[ fawls ]
/ fɔls /
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adjective, fals·er, fals·est.


dishonestly; faithlessly; treacherously: Did he speak false against me?



In effect, this quiz will prove whether or not you have the skills to know the difference between “affect” and “effect.”
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The rainy weather could not ________ my elated spirits on my graduation day.

Idioms for false

    play someone false, to betray someone; be treacherous or faithless.

Origin of false

First recorded before 1000; Middle English, Old English fals, from Latin falsus “feigned, false,” originally past participle of fallere “to deceive”; reinforced by or reborrowed from Anglo-French, Old French fals (feminine false ), from Latin
5. False, sham, counterfeit agree in referring to something that is not genuine. False is used mainly of imitations of concrete objects; it sometimes implies an intent to deceive: false teeth; false hair. Sham is rarely used of concrete objects and usually has the suggestion of intent to deceive: sham title; sham tears. Counterfeit always has the implication of cheating; it is used particularly of spurious imitation of coins, paper money, etc.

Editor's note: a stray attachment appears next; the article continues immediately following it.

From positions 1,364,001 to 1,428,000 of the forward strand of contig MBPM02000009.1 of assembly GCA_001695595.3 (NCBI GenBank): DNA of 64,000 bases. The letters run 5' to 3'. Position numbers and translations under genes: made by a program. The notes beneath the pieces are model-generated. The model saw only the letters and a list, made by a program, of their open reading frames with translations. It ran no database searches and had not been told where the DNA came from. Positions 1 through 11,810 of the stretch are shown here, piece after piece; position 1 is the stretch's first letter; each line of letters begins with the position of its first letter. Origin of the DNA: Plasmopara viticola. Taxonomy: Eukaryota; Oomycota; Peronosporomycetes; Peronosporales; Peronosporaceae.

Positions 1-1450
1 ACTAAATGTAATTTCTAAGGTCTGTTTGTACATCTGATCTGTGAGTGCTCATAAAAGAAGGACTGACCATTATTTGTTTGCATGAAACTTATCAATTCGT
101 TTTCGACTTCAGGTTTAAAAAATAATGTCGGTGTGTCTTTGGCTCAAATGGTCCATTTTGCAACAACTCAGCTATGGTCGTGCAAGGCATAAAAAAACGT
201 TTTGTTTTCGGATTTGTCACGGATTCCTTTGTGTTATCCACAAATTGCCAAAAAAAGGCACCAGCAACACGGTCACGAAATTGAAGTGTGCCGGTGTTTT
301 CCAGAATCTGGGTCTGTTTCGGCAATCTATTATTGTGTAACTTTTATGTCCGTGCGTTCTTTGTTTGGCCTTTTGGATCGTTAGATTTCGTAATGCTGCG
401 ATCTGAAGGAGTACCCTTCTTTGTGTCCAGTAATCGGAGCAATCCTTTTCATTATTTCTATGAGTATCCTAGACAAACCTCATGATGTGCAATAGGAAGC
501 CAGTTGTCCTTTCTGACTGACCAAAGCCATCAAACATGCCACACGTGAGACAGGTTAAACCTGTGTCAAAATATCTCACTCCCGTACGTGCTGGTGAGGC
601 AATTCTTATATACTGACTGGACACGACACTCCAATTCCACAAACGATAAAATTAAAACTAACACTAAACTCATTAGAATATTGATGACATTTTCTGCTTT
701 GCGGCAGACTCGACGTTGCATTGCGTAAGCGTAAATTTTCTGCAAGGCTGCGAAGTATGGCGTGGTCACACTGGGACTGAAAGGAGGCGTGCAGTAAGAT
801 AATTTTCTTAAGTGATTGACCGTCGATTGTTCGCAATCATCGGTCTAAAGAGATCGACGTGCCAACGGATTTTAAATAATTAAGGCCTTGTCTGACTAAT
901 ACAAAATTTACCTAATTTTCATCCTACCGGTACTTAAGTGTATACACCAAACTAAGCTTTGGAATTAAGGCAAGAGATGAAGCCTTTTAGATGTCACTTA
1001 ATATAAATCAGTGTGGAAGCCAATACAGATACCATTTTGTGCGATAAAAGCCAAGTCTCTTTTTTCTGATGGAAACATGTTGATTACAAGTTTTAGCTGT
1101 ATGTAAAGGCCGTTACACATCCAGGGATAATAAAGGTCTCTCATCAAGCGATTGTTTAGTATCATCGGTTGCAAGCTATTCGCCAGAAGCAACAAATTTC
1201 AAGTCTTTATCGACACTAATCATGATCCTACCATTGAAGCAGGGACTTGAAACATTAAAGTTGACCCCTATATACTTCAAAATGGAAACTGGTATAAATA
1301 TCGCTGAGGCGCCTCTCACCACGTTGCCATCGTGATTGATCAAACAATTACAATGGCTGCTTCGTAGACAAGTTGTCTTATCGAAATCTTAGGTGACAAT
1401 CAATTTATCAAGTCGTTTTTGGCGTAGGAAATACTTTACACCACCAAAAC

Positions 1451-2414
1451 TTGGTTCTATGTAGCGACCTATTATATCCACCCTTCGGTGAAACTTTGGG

Dictionary.com Unabridged Based on the Random House Unabridged Dictionary, © Random House, Inc. 2021

British Dictionary definitions for false

/ (fɔːls) /



in a false or dishonest manner (esp in the phrase play (someone) false)
falsely, adverbfalseness, noun
Old English fals, from Latin falsus, from fallere to deceive
Collins English Dictionary - Complete & Unabridged 2012 Digital Edition © William Collins Sons & Co. Ltd. 1979, 1986 © HarperCollins Publishers 1998, 2000, 2003, 2005, 2006, 2007, 2009, 2012

Idioms and Phrases with false


The American Heritage® Idioms Dictionary Copyright © 2002, 2001, 1995 by Houghton Mifflin Harcourt Publishing Company. Published by Houghton Mifflin Harcourt Publishing Company.
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